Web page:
Haydi Sowerine

After their combined household of children finished high school, Haydi and David Sowerine left the comfort of their home in Menlo Park for what they thought was going to be David’s three-to-five year USAID contract to promote agri-business in Nepal. But just 18 months into the assignment, the government eliminated first David’s team – and then David himself.

“Some Nepalis begged David to stay and said they would help us with visas,” recalls Haydi. “Much to USAID’s surprise we elected to stay on – we were the first who had ever done that.”  The Sowerines spent the next 13 years in Nepal, returning to Menlo Park in 2005.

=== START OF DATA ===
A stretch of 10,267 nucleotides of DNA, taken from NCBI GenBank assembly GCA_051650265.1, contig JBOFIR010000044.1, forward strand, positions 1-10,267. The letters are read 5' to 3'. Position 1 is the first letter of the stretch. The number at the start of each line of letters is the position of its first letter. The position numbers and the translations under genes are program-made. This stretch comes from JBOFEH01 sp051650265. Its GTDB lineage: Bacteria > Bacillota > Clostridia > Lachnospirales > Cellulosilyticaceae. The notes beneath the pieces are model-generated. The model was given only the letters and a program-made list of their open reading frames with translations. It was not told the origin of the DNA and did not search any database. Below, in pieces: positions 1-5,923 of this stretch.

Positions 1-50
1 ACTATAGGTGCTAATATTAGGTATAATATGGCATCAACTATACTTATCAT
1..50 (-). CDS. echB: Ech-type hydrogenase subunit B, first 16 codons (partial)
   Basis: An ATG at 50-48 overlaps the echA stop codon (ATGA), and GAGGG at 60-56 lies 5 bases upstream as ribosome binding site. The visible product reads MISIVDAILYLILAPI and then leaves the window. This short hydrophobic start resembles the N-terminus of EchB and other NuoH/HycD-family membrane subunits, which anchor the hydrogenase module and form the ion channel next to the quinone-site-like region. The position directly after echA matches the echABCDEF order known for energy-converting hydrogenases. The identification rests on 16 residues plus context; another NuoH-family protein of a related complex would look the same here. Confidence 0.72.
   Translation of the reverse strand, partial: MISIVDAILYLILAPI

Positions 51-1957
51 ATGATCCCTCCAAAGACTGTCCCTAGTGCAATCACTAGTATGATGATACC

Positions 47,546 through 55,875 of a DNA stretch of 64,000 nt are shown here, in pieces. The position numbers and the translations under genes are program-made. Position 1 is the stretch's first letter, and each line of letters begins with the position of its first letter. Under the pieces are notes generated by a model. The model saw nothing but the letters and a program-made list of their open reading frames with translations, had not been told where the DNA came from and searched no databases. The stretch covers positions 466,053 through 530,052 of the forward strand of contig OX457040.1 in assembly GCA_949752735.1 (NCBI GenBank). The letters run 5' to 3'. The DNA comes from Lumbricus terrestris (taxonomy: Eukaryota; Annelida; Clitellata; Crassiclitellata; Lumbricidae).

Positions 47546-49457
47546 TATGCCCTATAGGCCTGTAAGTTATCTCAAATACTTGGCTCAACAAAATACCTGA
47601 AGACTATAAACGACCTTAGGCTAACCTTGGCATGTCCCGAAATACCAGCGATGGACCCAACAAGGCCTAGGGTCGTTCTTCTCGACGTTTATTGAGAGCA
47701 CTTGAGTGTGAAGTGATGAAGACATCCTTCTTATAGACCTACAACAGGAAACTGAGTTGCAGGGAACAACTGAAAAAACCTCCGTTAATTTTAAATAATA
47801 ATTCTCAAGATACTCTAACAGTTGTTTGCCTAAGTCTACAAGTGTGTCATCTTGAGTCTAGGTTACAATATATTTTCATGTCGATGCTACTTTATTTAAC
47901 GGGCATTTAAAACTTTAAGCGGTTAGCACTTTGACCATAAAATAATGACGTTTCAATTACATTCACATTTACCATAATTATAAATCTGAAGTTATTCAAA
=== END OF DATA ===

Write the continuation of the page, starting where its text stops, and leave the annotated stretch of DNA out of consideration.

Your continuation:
They went to work on a variety of projects including a solar-powered educational TV kiosk for villages and a privately-run landfill to solve the waste disposal problem of the Kathmandu Valley. But continued government corruption stalled both.

“It was then that we formed our private business to provide energy and transport solutions for rural people,” said Haydi. “Eventually we devised the WireBridge.”

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